It wasn’t until Brandon was probably 5 months before I really liked him. By that time, we’d gotten into a rhythm of feedings/naps/bath times etc… and he’d mostly left the colicky period behind. I was finally able to actually get to know my little boy…what made him smile, what scared him, how he liked his head stroked but didn’t like snuggles, and more.

Not liking my son in those early days wasn’t something I proclaimed, and truth be told, I often felt guilty about it or that there was something wrong with me as a mom to feel this way. But now I know better. It was normal for me to feel this way based on the circumstances. And it wasn’t wrong.

Nowadays, more and more moms (and dads) are feeling comfortable to speak out about parenting struggles that make it difficult to like their infants (or toddlers…just change colic and sleepless nights to tantrums and more sleepless nights!). This is a welcomed trend, in my opinion.

However, none of this affected my love for my son because my love was not ruled by my emotional state, or lack of sleep or shower. Love was sustained through the tough to get to the good.

Struggling to Like Your Tweens and Teens

After the infant and toddler phases, parents enjoy a somewhat easy period with their pre-adolescents. But this smooth ride becomes bumpy again as our kids enter the tween years, and is a full-on roller-coaster for parents during their kids’ teens!

What makes the tweens and teens so difficult for parents? Well, during this stage, tweens and teens experience raging hormones and growth changes alongside newfound desires for testing boundaries and asserting their independence. This means conflict is so commonplace it becomes daily routine!

And when there’s a conflict cloud that almost literally follows your child, it’s understandable that they’re difficult if not impossible to like!

What should parents do, then, when they don’t like their tween/teen?

  • Just like with any child, address the behavior you disapprove of, rather than focusing negatively on your tween/teen.
  • Remember to not confuse emotions with love. This will be difficult, since more than likely, your tween/teen will be doing just that.
  • Be sure to not only vocalize that you love your tween/teen. Say it and show it. After all, they’re watching what you do more than listening to what you say!

When You Don’t Like Your Adult Child

After foraying the turbulent tween and teen years, parents mostly look forward to having adult children. However, some might find they still are at odds. In that case, what is there to know about when you don’t like your adult child?

Parents who don’t like their adult children fall into two categories: those who are in uncharted terrain and those who find the problems from tween/teen years are continuing to rear their ugly head.

If this is the just a continuance of conflict for your family, then truly, I’m so sorry! It’s especially disheartening for parents who have struggled year after year to have a healthy, content relationship with their children. Parents in this situation often become callous and hopeless. I encourage you to hold fast and stay strong!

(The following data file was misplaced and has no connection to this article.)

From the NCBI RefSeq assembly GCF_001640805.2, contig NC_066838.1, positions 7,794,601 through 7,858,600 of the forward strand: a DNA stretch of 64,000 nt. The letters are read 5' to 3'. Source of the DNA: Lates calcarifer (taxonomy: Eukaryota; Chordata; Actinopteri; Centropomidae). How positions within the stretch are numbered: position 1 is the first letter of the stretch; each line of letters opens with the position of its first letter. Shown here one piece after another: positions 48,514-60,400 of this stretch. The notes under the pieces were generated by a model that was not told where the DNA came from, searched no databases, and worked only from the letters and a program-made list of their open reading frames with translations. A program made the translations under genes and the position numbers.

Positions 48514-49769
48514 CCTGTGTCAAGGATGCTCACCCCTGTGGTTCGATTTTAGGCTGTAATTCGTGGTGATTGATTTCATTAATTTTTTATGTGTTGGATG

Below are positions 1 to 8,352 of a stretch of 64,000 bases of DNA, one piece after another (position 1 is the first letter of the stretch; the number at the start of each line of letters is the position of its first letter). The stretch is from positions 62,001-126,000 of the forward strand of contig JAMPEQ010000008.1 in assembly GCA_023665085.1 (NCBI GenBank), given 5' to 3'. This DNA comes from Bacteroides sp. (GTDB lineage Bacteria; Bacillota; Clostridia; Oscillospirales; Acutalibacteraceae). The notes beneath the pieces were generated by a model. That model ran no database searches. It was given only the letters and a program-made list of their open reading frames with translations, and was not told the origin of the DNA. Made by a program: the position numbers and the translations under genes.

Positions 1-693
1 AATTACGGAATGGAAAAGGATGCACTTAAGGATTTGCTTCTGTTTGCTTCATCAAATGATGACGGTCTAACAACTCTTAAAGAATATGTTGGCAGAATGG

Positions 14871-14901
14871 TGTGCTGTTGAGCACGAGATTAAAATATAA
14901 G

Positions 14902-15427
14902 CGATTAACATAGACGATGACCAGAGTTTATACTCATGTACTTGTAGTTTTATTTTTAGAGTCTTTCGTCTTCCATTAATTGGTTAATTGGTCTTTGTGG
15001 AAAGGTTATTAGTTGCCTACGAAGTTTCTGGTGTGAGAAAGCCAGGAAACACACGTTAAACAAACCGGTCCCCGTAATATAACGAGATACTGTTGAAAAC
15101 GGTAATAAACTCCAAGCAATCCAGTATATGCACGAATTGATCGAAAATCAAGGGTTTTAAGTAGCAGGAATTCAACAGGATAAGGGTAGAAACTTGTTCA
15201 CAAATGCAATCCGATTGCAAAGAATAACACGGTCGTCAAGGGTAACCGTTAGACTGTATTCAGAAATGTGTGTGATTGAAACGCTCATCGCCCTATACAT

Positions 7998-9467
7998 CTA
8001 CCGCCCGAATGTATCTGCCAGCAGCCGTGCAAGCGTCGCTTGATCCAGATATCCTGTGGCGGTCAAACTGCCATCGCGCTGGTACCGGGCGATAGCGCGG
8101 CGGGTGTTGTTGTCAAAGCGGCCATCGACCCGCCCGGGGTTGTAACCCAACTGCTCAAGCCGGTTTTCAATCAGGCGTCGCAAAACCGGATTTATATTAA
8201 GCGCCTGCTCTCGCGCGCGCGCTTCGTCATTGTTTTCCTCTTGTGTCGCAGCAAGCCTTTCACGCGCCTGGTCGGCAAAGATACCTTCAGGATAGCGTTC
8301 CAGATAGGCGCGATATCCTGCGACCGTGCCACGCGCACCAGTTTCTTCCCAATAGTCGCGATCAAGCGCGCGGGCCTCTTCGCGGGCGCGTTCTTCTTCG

Tip to Try Take a fresh approach. Try something that hasn’t worked. Yet, be faithful to your convictions. If, for example, the strain is due to your child’s continued use of drugs or abuse of alcohol, don’t feel like you must compromise. Nevertheless, continue to reach out, open your heart, and let your child know you will always love him or her. You certainly don’t have to like this path they’ve taken even while liking them!

Yet it could be that parents find themselves at a new juncture in life. It may be that this is the first realization that they don’t like their child, when he or she has become an adult and just happened to have turned into someone you wouldn’t have chosen at all! What then?

Suggestion Think about the reasons for this, and then adjust your expectations realistically and rationally. Usually this happens because parent and adult child simply have opposing viewpoints on big issues and one or both are quite vocal about it. Or it’s due to big personality conflicts. In any case, agree to disagree. Recognize you aren’t friends (and as parents, you shouldn’t be ‘friends’ with your children!). And try to find common ground where you can. Treat your children respectfully, and lovingly always. They are worth it!

Here are related articles about parent-child relationships:

When A Parent Says I Feel Nothing For My Child

Eighty percent of women experience ‘baby blues’ after giving birth, which is normal and expected. However, 15% experience an extreme of this called ‘postpartum depression,’ which is not normal and requires extra support and intervention to overcome.

And finally, let’s look at some severe, heart wrenching examples of parents, or parenting, without love. From the issue of postpartum depression to fathers and mothers who commit the ultimate crime by harming their babies, what can be learned from this, if anything?

When a parent says I feel nothing for my child, there’s a need for swift intervention. Moms suffering from postpartum depression require immediate, ongoing medical support, whereas all parents who exhibit lack of care should be monitored or supervised closely to prevent harm to children.

Though only cursory due to space constraints, I’ve briefly addressed areas where a parent’s love is missing or inhibited: postpartum depression; mental illness; and toxic parents.

Postpartum Depression Can Inhibit A Mother’s Love